Did ‘Titanic’ Help Rouse Ailing Bee Gee From Coma?

Apr 23, 2012  •  Post A Comment

Ailing Bee Gees singer Robin Gibb, 62, was reportedly joking and laughing today after coming out of a 12-day coma, as we reported earlier.

Gibb reportedly suffered pneumonia during what has been described as a hard recovery from cancer. His recovery over the weekend has confounded his doctors, with his son, Robin-John Gibb, saying he had been given less than a 10% chance of survival.

Reuters reports that one of his recently released compositions, a classical piece called “The Titanic Requiem,” was playing in his London hospital room when he came out of the coma. Gibb’s family members maintained a bedside vigil throughout his stay, playing Bee Gees songs in the room.

According to the report, family members “noticed Gibb trying to mouth words to songs he had sung hundreds of times. When his latest symphonic music composed with his son was played, Gibb came around.”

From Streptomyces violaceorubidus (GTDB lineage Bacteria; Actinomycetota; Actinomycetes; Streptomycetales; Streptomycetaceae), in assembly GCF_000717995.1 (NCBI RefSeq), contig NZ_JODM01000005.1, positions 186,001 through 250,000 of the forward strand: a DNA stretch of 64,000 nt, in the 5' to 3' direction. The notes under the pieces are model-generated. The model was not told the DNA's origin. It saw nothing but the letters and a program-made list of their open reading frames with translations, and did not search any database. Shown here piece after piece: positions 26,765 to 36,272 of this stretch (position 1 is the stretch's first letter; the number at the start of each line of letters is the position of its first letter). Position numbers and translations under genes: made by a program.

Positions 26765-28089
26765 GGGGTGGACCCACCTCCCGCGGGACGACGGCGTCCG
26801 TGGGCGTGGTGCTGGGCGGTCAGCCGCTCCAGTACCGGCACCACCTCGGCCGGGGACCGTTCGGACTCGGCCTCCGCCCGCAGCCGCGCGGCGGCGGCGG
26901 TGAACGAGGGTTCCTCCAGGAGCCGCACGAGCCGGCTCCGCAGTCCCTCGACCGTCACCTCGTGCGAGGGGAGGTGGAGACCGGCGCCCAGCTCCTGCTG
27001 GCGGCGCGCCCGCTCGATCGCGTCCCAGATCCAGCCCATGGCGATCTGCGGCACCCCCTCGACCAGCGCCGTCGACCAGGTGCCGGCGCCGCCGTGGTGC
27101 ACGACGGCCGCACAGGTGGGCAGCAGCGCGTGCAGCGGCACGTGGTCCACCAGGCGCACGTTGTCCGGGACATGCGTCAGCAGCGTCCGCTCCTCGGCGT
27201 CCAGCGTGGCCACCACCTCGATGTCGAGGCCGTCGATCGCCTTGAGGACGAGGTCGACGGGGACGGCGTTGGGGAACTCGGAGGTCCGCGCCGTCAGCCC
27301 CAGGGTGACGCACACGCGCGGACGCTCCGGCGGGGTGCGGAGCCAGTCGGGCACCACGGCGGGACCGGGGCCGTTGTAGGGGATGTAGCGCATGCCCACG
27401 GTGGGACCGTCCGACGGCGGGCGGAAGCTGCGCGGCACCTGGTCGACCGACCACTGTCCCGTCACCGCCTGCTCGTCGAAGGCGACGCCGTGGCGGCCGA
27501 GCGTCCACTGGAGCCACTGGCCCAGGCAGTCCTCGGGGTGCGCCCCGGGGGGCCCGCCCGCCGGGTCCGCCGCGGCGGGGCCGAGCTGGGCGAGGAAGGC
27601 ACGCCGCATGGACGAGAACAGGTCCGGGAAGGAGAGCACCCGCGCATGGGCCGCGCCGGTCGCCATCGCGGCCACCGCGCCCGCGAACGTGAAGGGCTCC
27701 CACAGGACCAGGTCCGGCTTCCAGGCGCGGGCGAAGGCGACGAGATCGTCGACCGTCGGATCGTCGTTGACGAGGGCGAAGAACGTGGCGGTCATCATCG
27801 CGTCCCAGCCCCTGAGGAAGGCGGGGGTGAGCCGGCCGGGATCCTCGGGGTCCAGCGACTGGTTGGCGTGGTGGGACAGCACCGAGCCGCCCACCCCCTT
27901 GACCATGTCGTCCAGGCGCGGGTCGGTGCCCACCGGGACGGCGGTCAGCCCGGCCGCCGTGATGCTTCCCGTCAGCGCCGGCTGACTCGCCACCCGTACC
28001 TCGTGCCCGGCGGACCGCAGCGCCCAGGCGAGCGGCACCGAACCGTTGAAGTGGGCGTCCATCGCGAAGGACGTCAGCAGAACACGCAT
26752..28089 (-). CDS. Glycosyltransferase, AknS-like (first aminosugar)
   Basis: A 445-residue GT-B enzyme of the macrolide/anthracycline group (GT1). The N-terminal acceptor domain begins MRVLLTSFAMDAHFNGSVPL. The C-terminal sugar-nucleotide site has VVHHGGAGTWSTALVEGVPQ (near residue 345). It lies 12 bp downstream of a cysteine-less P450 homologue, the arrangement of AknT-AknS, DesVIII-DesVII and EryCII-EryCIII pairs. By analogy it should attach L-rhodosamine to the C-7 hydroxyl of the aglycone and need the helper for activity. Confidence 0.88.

Said Robin-John Gibb: "He woke up while we were playing the track which is a movement from the ‘(Titanic) Requiem’ we have just written." Father and son co-wrote the piece.

The story adds: “Gibb had been due to attend the red carpet premiere of ‘Titanic Requiem’ at the Westminster Central Hall on April 10, but was forced to cancel after he fell ill.”

Robin Gibb’s wife, Dwina, said he was in “fantastic” form, adding: "He is laughing, he is joking, he is really happy."

The report notes: “Gibb’s doctors released a statement on Sunday in which they praised his ‘iron will,’ although the outlook remained uncertain as he received more treatment for advanced bowel cancer, pneumonia and liver failure.”

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